Achilles Tendonitis

Eddie Davis, DPM -  - Podiatrist

South Texas Podiatrist

Eddie Davis, DPM

Podiatrist located in San Antonio, TX

Did you know that your Achilles tendon is the longest and strongest tendon in your entire body? Unfortunately, it’s also the most frequently injured. If you regularly experience pain at the back of your heel, Achilles tendonitis may be to blame. At South Texas Podiatrist in San Antonio, Texas, Eddie Davis, DPM, regularly diagnoses and treats Achilles tendonitis. To request your appointment, call the office or click the online booking tool today.

Achilles Tendonitis Q&A

What is Achilles tendonitis?

Achilles tendonitis is a common overuse injury that causes your Achilles tendon –– a strong, fibrous band of tissue at the back of your heel –– to become inflamed. Achilles tendonitis usually affects active individuals, especially people who run or play sports such as tennis and basketball. 

Most cases of Achilles tendonitis resolve with at-home measures of care and doctor supervision. However, if you rupture your Achilles tendon, a more invasive treatment, such as orthopedic surgery may be necessary. 

What are some common causes of Achilles tendonitis?

Achilles tendonitis affects people of all ages and genders. However, there are certain factors that may increase your risk, including: 

  • Running up hills
  • Stair climbing
  • Training mistakes
  • Exercising too quickly after an injury
  • Acute trauma

You might also develop Achilles tendonitis if you wear ill-fitting or uncomfortable shoes. Your gait, or how you walk, also increases your risk of Achilles tendonitis. For example, if you overpronate (roll your feet outward) or oversupinate (roll your feet inward), your Achilles tendon must work harder. As a result, it becomes irritated and swollen.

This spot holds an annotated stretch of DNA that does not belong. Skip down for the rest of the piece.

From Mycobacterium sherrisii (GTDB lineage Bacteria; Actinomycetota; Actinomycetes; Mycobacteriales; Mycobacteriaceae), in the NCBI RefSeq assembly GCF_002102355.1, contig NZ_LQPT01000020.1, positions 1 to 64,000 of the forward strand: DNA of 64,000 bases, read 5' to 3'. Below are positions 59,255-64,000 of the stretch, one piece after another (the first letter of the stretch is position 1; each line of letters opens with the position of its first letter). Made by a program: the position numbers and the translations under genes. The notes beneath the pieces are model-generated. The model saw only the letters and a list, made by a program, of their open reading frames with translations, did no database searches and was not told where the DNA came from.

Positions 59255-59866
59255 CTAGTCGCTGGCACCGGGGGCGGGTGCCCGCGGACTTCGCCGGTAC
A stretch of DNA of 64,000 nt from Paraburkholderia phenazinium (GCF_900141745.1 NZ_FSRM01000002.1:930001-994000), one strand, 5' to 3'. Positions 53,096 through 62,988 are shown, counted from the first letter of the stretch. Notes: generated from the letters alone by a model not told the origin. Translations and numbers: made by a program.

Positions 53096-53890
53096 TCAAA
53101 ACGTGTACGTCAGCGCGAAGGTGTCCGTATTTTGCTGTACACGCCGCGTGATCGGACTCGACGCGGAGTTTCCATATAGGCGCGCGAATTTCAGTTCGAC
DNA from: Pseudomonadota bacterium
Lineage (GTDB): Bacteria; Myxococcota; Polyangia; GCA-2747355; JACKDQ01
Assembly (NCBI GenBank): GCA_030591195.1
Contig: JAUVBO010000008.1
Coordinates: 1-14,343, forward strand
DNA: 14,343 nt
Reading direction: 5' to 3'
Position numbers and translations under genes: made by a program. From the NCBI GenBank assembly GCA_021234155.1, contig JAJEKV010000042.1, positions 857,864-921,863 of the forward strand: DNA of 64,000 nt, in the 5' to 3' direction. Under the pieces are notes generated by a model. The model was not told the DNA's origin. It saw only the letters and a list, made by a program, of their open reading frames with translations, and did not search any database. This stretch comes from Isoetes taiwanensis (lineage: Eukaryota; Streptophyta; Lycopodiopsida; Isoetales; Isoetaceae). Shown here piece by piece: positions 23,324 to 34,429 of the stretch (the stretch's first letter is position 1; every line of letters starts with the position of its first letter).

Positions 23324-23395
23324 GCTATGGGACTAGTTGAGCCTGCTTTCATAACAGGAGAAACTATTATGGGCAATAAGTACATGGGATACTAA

What are the symptoms of Achilles tendonitis?

The symptoms of Achilles tendonitis vary from person to person. However, common telltale signs include: 

  • Mild or severe swelling
  • A feeling of weakness in your leg
  • Morning tenderness
  • Stiffness that eases after exercise

If you have Achilles tendonitis, you might also notice that your pain gets worse an hour or two after exercise. 

What’s the process for diagnosing Achilles tendonitis?

To diagnose Achilles tendonitis, Dr. Davis reviews your medical history, asks you a series of questions about your symptoms, and physically examines your foot, heel, and ankle. If these steps don’t provide adequate insights, Dr. Davis might also recommend a high-resolution diagnostic ultrasound. This imaging technique uses sound waves to produce images of your Achilles tendon and surrounding tissues. Dr. Davis was an early adopter of this cutting-edge and highly effective technology.

What does Achilles tendonitis treatment depend on?

Treatment for Achilles tendonitis depends on the underlying cause and severity of your symptoms. Whenever possible, Dr. Davis recommends conservative, noninvasive methods of care such as taking nonsteroidal anti-inflammatories (NSAIDs), splinting the affected heel, or wearing custom orthotics.

If these methods of care don’t provide adequate relief, Dr. Davis might recommend physical therapy or extracorporeal shockwave therapy. In rare instances, minimally invasive foot and ankle surgery may be necessary. 

If heel pain is negatively impacting your quality of life, make an appointment at South Texas Podiatrist today –– call the office or click the online booking tool to begin.

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